Text Hebrews 13:1-8
“Let mutual love continue.”
We have no idea who wrote the Book of Hebrews so for discussion’s sake let’s just call him Fred. No disrespect intended.
Right after Fred give this imperative about love he gives further instructions such as a command about hospitality, a command to hold marriage in honor, and a command to be free of the love of money. I have an idea that these commands are not as random as they first appear. In fact perhaps what Fred is giving us are very concrete and practical examples of how we can ensure that mutual love continues. But before we consider that in more detail it is noteworthy that Fred calls on his listeners not only continue in love, but to continue in MUTUAL love. Some translations use “brotherly love” but the word “mutual” more instructive. Why is that important? It is important because one sided love can be very damaging. We know this to be true in interpersonal relationships. If one partner is continually giving and serving and laying down their life while their partner is an unfeeling narcissist, the relationship will either not last very long or it will become very unhealthy.
Similarly love that is not mutual in the Body of Christ can be very damaging. Years ago we had a young woman in our church in Florida that looking back I believe had a borderline personality disorder. She was smart, attractive and very high functioning but she was ill, but ill in an almost evil kind of way. She was needy, so folks in the church reached out to her. She would befriend the wife and then spend so much time with the wife, either in person or on the phone, that she would come between the wife and husband. Then when the wife became completely drained and/or began to lay down some boundaries, she would move on to another family in the church and not only do the same thing there, but talk badly about the previous family. So family number two would now think very poorly about family number one. The same thing would happen again and she would move on to family number three, who in turn would think very poorly about families one and two. It took me awhile to see her pattern but when I realized that she was sowing some very serious seeds of division in the flock I called her on it and gave her some boundaries. As you can imagine she ignored them so to protect the flock I ended up asking her to leave. Of course she moved on to another church and spoke badly about me and our church.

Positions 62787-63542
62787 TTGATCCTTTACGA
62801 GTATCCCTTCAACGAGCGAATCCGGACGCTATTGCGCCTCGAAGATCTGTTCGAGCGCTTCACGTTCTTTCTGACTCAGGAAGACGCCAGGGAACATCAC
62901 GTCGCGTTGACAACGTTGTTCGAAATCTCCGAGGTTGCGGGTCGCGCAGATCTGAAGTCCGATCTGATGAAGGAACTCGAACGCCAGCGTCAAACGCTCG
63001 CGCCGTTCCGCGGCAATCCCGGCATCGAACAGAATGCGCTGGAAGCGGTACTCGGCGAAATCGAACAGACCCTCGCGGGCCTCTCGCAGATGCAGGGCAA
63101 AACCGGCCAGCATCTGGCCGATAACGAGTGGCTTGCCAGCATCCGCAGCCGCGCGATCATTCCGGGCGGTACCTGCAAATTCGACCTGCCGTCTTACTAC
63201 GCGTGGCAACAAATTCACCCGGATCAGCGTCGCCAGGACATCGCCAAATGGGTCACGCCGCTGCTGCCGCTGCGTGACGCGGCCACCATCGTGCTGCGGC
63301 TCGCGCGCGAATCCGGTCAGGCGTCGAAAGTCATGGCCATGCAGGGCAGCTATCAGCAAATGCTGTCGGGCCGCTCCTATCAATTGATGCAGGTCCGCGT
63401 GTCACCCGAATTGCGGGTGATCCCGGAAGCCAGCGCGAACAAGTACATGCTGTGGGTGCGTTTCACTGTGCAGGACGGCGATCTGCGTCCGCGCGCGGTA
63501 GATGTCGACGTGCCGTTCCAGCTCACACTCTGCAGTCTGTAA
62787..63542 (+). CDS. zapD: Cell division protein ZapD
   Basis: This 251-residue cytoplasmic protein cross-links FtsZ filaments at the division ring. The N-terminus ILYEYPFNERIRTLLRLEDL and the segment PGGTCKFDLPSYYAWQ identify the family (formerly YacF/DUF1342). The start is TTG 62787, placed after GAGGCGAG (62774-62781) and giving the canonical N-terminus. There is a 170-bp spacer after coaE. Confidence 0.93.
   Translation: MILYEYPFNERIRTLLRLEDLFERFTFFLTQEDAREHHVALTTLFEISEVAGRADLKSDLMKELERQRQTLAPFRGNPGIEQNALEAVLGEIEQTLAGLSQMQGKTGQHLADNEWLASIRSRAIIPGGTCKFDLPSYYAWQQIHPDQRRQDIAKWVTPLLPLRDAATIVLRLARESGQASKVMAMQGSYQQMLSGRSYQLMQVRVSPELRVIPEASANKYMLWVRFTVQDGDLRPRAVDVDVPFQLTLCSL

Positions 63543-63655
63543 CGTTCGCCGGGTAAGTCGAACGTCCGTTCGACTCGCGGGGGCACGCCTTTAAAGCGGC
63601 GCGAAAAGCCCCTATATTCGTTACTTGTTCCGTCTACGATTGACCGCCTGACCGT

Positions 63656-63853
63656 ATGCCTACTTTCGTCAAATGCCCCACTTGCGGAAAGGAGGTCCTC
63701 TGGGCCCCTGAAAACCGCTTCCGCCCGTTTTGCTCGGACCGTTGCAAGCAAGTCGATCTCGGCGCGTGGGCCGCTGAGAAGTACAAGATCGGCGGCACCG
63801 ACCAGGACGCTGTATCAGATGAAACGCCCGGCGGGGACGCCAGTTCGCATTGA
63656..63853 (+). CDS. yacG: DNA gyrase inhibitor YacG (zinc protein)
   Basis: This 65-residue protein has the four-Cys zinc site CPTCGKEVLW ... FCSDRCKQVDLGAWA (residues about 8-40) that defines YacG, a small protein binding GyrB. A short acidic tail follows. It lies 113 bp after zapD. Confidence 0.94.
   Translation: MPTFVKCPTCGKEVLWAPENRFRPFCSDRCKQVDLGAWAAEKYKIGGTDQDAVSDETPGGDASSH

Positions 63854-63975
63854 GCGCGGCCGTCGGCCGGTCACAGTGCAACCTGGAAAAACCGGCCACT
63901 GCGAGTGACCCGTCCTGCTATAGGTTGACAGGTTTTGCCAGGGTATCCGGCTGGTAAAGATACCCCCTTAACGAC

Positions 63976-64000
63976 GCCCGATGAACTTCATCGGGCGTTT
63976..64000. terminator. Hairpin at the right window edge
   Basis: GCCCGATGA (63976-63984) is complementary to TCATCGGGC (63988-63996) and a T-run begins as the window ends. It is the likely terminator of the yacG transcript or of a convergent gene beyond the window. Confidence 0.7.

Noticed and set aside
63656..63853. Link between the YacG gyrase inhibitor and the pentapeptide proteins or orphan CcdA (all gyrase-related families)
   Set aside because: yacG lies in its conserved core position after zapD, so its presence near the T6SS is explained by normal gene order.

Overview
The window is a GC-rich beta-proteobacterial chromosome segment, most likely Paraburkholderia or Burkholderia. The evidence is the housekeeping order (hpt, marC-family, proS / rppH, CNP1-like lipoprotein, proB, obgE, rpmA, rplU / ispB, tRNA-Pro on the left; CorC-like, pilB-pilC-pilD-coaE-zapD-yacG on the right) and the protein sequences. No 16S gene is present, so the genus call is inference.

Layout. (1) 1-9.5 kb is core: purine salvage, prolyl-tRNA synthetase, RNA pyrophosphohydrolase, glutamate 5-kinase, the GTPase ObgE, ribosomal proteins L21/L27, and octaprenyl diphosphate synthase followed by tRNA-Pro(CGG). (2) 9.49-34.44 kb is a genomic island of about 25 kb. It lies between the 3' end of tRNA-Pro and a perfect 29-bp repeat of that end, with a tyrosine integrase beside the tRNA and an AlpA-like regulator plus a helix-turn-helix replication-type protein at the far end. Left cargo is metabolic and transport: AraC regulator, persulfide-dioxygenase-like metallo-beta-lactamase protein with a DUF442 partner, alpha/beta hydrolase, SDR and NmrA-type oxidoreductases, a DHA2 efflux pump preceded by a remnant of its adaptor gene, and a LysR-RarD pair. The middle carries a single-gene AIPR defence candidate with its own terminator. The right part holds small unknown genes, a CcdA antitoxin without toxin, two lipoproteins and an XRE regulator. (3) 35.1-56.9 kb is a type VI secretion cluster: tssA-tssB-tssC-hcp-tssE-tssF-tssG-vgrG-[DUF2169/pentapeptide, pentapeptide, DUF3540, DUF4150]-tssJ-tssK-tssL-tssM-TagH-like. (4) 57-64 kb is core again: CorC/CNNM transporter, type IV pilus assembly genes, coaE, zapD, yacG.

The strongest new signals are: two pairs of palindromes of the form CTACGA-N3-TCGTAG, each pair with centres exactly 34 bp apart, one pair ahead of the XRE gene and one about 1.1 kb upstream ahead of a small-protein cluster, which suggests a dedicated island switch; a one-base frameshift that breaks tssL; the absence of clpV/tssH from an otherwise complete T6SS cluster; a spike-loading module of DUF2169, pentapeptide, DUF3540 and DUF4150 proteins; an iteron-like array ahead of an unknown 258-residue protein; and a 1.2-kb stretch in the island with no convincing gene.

We tried to love her but because the love was not mutual, because she was a taker and not a giver, the relationship became something that hurt rather than built up the Body of Christ. The Church is a hospital and so we attract broken people. But we need to be clear that the goal is to move as quickly as possible towards health and wholeness. The Church is not here to perpetuate illness and as difficult as it is to understand, there are folks who don’t really want to be helped. We still have to love people who refuse to get well but we love them with a fireman’s love; that is from a far.
So the first thing we need to ask ourselves is do we give as well as take when it comes to love in the Body of Christ? Is our love mutual or are we a black hole that absorbs everyone around us? How do we evaluate that? Let’s move to Fred’s other commands and see.
“Do not neglect to show hospitality…” That is certainly a way to ensure that mutual love continues. Showing hospitality is how we ensure that we are a giver and not just a taker.
I fear our fast food, smart phone American culture has lost appreciation for hospitality but in other cultures it is very important. I was taken to a gentlemen’s home in Egypt and on the way my host said, “He will offer you tea or a coke and even if you don’t want it, say ‘yes.’ He would be deeply insulted if you did not accept his hospitality.” And that sentiment is true in many parts of the world. It would do us well in the U.S. to regain this perspective.